A number of clients have come to me recently with stories of disappointment at how they have been dealt with by their GP or hospital consultant. I appreciate that I'm in a position where I am going to attract those who find their treatments either unsatisfactory or ineffective, who come to me to find an alternative. One woman was only offered steroid injections for her painful shoulder. She has quite a complex series of other ailments as well, including headaches, and she didn't want to be dependent on steroids. After a couple of sessions with me, her shoulder had considerably improved. There were further unexpected benefits:
'I have had an incredible amount of emotional release and hopefully more in the next session, and the bypass scar is a lot better too, so thank you very much.'
Another client came to me at the Feltham Centre. He was in considerable pain- again in his shoulder area. A recent operation had resolved an injury, but had re-ignited all the pain from a previous injury. Nothing untoward had shown up on scans and, therefore, he was dismissed. The exercises from a physiotherapist had helped very little and he suffered pain daily, but did try to keep moving and tend his allotment. After the first treatment, he felt better with a little more movement in his neck, and each time he has come, another small but incremental improvement takes place. He is delighted and more hopeful.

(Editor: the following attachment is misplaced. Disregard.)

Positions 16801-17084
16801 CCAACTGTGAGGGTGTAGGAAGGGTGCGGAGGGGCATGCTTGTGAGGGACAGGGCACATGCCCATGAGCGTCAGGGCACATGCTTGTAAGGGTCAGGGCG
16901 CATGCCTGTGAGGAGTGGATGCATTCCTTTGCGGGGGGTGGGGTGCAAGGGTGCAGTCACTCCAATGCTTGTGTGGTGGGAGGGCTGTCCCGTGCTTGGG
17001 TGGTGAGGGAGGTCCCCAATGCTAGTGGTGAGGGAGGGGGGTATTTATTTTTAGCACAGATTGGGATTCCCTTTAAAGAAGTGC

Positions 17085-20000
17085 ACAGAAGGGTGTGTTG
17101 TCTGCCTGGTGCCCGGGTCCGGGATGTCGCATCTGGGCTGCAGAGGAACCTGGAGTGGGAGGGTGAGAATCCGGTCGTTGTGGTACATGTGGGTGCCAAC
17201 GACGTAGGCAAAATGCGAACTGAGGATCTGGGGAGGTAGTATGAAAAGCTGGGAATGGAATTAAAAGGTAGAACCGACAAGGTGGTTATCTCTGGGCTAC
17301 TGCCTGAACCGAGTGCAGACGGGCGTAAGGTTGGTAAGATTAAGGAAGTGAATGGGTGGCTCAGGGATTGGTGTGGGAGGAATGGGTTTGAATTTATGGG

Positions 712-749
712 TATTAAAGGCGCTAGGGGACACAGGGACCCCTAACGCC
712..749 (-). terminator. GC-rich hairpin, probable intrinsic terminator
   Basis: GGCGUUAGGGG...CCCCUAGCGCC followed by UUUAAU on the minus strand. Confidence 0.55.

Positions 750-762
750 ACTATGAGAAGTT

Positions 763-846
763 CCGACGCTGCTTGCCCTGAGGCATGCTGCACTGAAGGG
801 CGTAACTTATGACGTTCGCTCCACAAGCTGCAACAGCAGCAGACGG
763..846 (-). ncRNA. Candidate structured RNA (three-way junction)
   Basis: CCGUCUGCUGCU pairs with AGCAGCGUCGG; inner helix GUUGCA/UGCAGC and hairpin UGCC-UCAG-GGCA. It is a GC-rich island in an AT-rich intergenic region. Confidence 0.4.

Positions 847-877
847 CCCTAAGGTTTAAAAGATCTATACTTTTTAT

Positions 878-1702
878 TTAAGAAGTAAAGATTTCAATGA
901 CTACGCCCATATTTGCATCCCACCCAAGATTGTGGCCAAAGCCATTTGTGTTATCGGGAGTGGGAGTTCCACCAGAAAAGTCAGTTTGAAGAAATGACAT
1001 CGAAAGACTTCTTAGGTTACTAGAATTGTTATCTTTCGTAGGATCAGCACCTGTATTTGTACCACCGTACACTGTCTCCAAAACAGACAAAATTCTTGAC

A Consultant had diagnosed the knee pain experienced by another young woman as Rheumatoid Arthritis. Having taken matters into her own hands to improve her fitness level and weight, she discovered that the diagnosis had been wrong, and that regular exercising had greatly reduced the pain. But, as any of you who exercise will know, there can be a fine judgement to be made when to rest and when to push into the barriers. Her PT had made the wrong call, and she came to me with excruciating sciatica pain, barely able to make the stairs. After a highly targeted 30 minute treatment, she was smiling again, her pain had reduced significantly, and she was able to walk home.
I wish our medical profession could be trained in a more holistic way, to include knowledge of nutrition, exercise and alternative therapies and how to really listen to their patients, instead of relying on machines and prescriptions. Then, we can all work together.
A Contrast in Theory and Practice
Emerging from the annual Exhibition this month at Olympia on Health and Wellbeing, (as well as Beauty), I noted the contrastbetween all the talks I had just heard -and what I could witness on the streets. I'd just listened to talks about the importance of eating colourful fresh foods, on ensuring we get plenty of sleep, on living closer to nature and appreciating the seasons and taking time to stop, reflect and withdraw as autumn draws in, ready to regenerate with the fresh energies of Spring. I'd heard about the toxic overload on the body from the chemical by- products on the foods we consume in our 21st century, or the cleaning products we use in our homes and work places, or the cosmetics, creams and lotions we apply to our bodies.